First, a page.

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Annual Testing of Popular Swim Spots Begins

Annual Testing of Popular Swim Spots Begins

Summer water quality tests to indicate how safe Northland’s most popular beaches, rivers and lakes are for swimming are under way again.

The Northland Regional Council has been monitoring bacterial levels at popular swimming spots over summer for more than a decade.

Rochelle Carter, the Council’s Environmental Monitoring Officer – State of the Environment, says this year’s programme began on Monday (subs: Mon Nov 29) and will run until the end of March next year.

“The programme monitors bacteria levels in the water at beaches, lakes and rivers that are most frequently used for swimming, water sports and other forms of recreation where people are coming into contact with the water.”

She says hundreds of samples will be taken from 61 coastal and 24 freshwater sites across the region this year. To allow people to make informed decisions about where it’s best to swim, results will be posted every Friday on the Council’s website at: www.nrc.govt.nz/swimming

As usual, samples will be given one of three grades depending on the number of bacteria they contain: ‘Green’ (safe to swim), ‘Amber’ (elevated levels of bacteria) or ‘Red’ (unsafe for swimming).

As well as being posted on the Regional Council’s website, results will also be forwarded weekly to District Councils and the Northland District Health Board and other interested parties.

Ms Carter says the District Health Board (DHB) and District Councils are also informed of any results showing elevated bacterial levels within 24 hours.

“It then becomes the responsibility of the DHB and the region’s three District Councils to take action. This can include further site investigations to establish the source of contamination, public warnings not to swim or gather shellfish or erection of permanent warning signs at the worst sites.”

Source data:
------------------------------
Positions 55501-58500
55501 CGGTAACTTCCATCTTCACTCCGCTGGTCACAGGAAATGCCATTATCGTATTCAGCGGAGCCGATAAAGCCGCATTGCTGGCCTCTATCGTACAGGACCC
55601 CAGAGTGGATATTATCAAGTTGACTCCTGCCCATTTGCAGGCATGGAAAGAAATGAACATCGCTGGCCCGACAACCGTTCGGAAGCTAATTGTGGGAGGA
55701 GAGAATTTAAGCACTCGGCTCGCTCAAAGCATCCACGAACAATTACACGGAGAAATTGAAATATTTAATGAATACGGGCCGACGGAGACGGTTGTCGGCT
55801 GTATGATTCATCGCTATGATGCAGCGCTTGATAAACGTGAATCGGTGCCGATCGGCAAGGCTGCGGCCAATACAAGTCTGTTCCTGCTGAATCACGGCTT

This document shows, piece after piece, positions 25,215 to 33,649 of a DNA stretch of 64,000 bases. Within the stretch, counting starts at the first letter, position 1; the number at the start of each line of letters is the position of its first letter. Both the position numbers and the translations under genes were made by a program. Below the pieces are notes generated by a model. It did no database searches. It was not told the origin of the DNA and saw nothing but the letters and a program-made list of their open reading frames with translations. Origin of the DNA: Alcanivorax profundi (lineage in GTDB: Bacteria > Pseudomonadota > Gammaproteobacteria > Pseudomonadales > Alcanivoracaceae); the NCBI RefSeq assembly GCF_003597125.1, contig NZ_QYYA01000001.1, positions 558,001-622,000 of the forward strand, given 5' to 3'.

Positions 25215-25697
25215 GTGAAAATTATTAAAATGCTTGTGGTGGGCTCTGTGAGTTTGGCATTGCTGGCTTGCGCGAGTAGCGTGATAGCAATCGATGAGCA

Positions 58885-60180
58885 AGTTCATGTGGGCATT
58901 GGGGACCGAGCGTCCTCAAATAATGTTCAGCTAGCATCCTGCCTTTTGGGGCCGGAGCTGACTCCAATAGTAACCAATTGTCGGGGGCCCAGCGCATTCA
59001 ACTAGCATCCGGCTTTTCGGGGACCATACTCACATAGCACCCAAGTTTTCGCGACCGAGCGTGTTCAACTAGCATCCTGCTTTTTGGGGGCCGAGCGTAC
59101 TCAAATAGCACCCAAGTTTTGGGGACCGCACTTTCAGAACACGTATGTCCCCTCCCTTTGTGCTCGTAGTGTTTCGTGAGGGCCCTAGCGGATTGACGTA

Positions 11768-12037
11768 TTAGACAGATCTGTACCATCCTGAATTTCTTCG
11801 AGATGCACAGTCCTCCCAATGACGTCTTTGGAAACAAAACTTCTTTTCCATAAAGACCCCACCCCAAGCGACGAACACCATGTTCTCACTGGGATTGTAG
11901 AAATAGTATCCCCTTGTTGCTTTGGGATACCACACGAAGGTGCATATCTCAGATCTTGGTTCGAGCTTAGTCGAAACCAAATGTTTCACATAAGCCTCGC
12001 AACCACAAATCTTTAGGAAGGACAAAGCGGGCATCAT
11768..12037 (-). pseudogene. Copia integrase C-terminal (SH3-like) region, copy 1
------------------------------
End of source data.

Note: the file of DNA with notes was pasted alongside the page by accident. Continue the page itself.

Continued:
Ms Carter says the majority of the popular spots the Regional Council monitors are safe for swimming most of the time.

However, she says the current dry conditions and associated low river levels can adversely impact on water quality because there is effectively less water to dilute any bacteria which finds its way into river and streams. There is also a potential risk that stock and other wildlife could foul water while trying to find some respite from the heat.

Ironically, Ms Carter says Northland usually has the opposite problem, with its normally high rainfall and hilly geography making it more likely sites could become contaminated by run-off from the land for several days after heavy rainfall.

Meanwhile, she says there are a few sites in Northland which are consistently unsafe for swimming irrespective of the weather due to consistently high levels of bacterial contamination.

“Most already have permanent signs warning people against swimming or gathering shellfish and these sites are typically affected by more persistent sources of pollution, such as leaking septic tanks or faeces from wild animals and stock. “

Ms Carter says the Regional Council has a strategy to investigate the source of contamination at problem sites so that, whenever possible, work can be done to improve water quality.

People wanting to check water quality at their favourite spot can visit the Council’s website www.nrc.govt.nz/swimming or freephone 0800 002 004 for more information.

However, she says there are four simple points people can use as a good rule of thumb if they’re unsure about the water quality in their favourite area:

• DON”T swim if there are warning signs indicating water is unsafe
• AVOID swimming for two to three days after heavy rain
• DON”T swim if water looks dirty/murky, smells or it has scum on the surface;
• BE AWARE of potential sources of contamination nearby or upstream.

Ms Carter says people wanting to report concerns about water quality can contact the Regional Council’s freephone 24/7 Environmental Hotline on 0800 504 639.

ENDS

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